We Got The Beat

Album: Beauty And The Beat (1980)
Charted: 2
Play Video


  • The Go-Go's wrote their own songs, and along with the Bangles and The Dixie Chicks, are one of the most successful all-girl bands to do so. "We Got The Beat" was written by guitarist Charlotte Caffey, who drew inspiration from some Motown beats, specifically one that mentioned the name of her group. Caffey told Songfacts: "I thought it would be very clever to do 'Going To A Go-Go.' I thought, Well, let's try working this out as a cover song. Which is really funny when I think about it. I was listening to it a lot one day, and later that night, the song came to me within five minutes. I don't even know if it has anything to do with listening to that song, but this whole idea came to me. It was one of those things that just went right through me and came out my hand; I wrote it down, recorded it a little bit, and then brought it into rehearsal a few days later."
  • In the '70s, American female rockers like Suzi Quatro and The Runaways found the UK more receptive than their homeland, so The Go-Go's followed this model, releasing an early version of "We Got The Beat" in the UK as their first single. It was issued on Stiff Records, which was home to The Specials and Madness, both groups The Go-Go's toured with in England to promote it. It flopped, but the group fared far better in America, where they were signed to IRS Records by Miles Copeland, who managed The Police. In the US, "Our Lips Are Sealed" was released as their first single in the summer of 1981, followed by a new version of "We Got The Beat" in January 1982. This release was The Go-Go's biggest hit, spending three weeks at #2 in April behind Joan Jett's "I Love Rock And Roll."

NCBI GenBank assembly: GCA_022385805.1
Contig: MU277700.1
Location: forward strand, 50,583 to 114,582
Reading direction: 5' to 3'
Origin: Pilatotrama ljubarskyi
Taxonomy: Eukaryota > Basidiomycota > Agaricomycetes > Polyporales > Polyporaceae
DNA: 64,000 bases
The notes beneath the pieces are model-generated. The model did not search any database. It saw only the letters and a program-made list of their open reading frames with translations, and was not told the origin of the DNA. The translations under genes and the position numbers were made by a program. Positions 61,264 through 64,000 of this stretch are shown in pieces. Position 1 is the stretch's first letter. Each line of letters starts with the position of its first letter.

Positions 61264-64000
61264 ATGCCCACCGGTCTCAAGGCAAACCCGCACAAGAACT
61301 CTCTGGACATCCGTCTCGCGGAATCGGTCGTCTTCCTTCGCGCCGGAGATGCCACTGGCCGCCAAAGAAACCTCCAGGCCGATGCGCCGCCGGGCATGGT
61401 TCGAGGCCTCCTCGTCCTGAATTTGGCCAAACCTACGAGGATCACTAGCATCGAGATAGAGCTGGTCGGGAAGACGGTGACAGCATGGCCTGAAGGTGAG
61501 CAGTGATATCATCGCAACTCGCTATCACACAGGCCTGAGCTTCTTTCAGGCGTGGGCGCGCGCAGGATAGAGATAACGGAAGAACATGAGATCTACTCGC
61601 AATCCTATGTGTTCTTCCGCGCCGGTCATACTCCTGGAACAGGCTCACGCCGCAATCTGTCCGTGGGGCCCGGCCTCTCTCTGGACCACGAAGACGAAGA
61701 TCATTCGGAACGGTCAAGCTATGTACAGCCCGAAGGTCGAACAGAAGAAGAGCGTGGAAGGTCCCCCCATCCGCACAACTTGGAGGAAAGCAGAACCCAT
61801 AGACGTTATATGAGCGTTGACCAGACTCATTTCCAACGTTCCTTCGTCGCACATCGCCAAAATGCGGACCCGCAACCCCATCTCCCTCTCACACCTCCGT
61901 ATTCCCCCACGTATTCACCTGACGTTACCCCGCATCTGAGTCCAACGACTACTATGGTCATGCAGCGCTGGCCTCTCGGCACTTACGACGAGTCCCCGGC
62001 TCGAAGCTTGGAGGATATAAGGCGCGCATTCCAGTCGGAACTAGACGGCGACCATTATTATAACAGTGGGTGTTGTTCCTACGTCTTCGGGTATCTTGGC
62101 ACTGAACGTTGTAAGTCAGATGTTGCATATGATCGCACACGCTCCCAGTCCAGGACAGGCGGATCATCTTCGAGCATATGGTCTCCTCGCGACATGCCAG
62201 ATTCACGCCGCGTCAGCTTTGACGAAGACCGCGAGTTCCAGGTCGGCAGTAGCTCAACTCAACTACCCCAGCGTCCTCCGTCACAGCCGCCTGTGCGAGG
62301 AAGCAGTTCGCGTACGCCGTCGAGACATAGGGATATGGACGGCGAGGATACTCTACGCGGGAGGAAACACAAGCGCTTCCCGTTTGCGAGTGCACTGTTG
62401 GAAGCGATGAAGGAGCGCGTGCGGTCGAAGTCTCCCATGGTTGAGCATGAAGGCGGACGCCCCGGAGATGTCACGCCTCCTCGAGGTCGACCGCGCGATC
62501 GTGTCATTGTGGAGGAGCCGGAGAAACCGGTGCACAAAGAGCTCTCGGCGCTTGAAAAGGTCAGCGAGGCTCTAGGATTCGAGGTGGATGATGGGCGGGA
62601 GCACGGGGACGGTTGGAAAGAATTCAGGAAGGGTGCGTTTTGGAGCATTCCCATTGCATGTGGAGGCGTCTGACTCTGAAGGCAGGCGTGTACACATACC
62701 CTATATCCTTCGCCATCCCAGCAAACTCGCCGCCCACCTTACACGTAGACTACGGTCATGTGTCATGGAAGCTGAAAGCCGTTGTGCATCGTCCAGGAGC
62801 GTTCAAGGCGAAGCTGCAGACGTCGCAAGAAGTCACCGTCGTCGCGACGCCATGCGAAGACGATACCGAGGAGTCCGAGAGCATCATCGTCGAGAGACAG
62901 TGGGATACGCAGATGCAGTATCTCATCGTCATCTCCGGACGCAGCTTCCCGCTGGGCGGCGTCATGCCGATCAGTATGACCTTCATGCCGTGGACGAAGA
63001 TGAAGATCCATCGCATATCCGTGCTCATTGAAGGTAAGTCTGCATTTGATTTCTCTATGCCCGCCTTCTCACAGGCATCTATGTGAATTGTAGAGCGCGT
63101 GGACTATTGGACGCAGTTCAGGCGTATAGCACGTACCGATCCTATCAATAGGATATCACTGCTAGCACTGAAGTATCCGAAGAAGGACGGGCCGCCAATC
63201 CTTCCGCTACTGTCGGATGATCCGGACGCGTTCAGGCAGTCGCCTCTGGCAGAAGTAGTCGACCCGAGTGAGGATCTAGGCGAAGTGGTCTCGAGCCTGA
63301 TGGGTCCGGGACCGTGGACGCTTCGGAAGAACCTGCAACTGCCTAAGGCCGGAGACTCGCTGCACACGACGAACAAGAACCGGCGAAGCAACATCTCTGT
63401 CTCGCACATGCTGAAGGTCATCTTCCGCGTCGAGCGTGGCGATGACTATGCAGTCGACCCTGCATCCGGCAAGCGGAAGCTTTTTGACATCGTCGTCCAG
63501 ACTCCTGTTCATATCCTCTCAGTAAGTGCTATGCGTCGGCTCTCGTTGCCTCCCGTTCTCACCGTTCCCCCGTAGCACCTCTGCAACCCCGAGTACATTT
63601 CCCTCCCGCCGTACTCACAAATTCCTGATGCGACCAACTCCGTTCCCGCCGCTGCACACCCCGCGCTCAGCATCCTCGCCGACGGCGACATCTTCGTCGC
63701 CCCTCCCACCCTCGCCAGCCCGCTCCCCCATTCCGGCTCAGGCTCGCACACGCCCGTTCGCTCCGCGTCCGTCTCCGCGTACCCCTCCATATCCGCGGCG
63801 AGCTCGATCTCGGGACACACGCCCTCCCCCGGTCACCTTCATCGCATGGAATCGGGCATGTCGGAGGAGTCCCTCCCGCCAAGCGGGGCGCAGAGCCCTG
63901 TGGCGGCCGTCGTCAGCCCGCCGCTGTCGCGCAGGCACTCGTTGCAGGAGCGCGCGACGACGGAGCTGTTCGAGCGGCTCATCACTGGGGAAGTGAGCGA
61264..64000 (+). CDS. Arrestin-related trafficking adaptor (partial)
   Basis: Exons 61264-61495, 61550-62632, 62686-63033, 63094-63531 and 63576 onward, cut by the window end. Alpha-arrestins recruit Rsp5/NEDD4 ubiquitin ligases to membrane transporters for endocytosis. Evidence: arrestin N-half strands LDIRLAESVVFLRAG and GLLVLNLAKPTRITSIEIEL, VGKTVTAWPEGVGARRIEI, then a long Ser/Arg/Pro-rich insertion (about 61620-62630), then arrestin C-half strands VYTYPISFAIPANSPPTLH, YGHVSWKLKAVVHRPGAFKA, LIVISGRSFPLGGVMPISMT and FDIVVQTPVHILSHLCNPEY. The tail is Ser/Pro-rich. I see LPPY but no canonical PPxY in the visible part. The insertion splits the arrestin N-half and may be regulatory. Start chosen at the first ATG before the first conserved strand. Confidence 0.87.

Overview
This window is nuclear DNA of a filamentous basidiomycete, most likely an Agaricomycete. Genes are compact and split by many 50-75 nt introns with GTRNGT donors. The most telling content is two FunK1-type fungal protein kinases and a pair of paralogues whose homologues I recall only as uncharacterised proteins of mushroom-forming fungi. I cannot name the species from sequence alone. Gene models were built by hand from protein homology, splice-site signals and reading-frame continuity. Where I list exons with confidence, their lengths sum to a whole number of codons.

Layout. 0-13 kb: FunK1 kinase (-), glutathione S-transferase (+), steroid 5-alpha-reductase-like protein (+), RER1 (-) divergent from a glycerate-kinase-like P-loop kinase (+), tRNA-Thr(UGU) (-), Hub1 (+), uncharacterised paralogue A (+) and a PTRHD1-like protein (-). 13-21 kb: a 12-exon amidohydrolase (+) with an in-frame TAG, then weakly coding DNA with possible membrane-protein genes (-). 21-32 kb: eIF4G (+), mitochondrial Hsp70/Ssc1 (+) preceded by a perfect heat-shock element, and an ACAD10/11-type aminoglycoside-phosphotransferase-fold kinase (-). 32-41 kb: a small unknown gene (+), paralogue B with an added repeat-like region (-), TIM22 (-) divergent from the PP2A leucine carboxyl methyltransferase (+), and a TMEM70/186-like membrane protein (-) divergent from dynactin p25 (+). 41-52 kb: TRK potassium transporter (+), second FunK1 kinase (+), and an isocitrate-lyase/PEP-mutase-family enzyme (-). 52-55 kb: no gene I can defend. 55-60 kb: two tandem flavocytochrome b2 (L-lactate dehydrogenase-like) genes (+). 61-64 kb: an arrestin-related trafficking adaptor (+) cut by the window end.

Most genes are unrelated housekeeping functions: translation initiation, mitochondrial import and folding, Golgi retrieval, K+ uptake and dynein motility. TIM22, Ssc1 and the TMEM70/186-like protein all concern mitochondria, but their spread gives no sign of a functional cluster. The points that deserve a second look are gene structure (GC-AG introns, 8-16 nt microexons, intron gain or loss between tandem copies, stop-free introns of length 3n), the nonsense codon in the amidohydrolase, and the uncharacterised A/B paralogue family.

Jett was able to box them out of the top spot on the Hot 100, but Beauty And The Beat spent six weeks at #1, fending off Jett's album. This made The Go-Go's the first all-girl band to top the US albums chart, a mark that stood until 1999, when Dixie Chicks landed with Fly.
  • This plays in the opening scene of the 1982 movie Fast Times at Ridgemont High, where we meet the main characters in their natural habitat: the Ridgemont Mall. The song doesn't appear on the soundtrack but got a lot of attention from the film. Other movies to use the song include:

    Brimstone & Treacle (1982)
    Romy and Michele's High School Reunion (1997)
    Jimmy Neutron: Boy Genius (2001)
    My Little Pony: The Movie (2017)
    Poms (2019)
  • When The Go-Go's formed in 1978, they had little experience but figured they could learn on the fly in the LA punk scene, where enthusiasm could make up for shortfalls in musicianship. The only seasoned member was guitarist Charlotte Caffey, who was a few years older and knew how to play when lead singer Belinda Carlisle asked her to join this new all-girl band. Charlotte took the offer, leaving her band The Eyes and becoming a key songwriter in the group along with Jane Wiedlin, the group's other guitarist, who quickly developed into an excellent musician as well. In 1979, they replaced original drummer Elissa Bello with the more experienced Gina Schock; in early 1981 they swapped out bass player Margot Olavarria for Kathy Valentine, who had been in a group called The Textones and also wrote songs.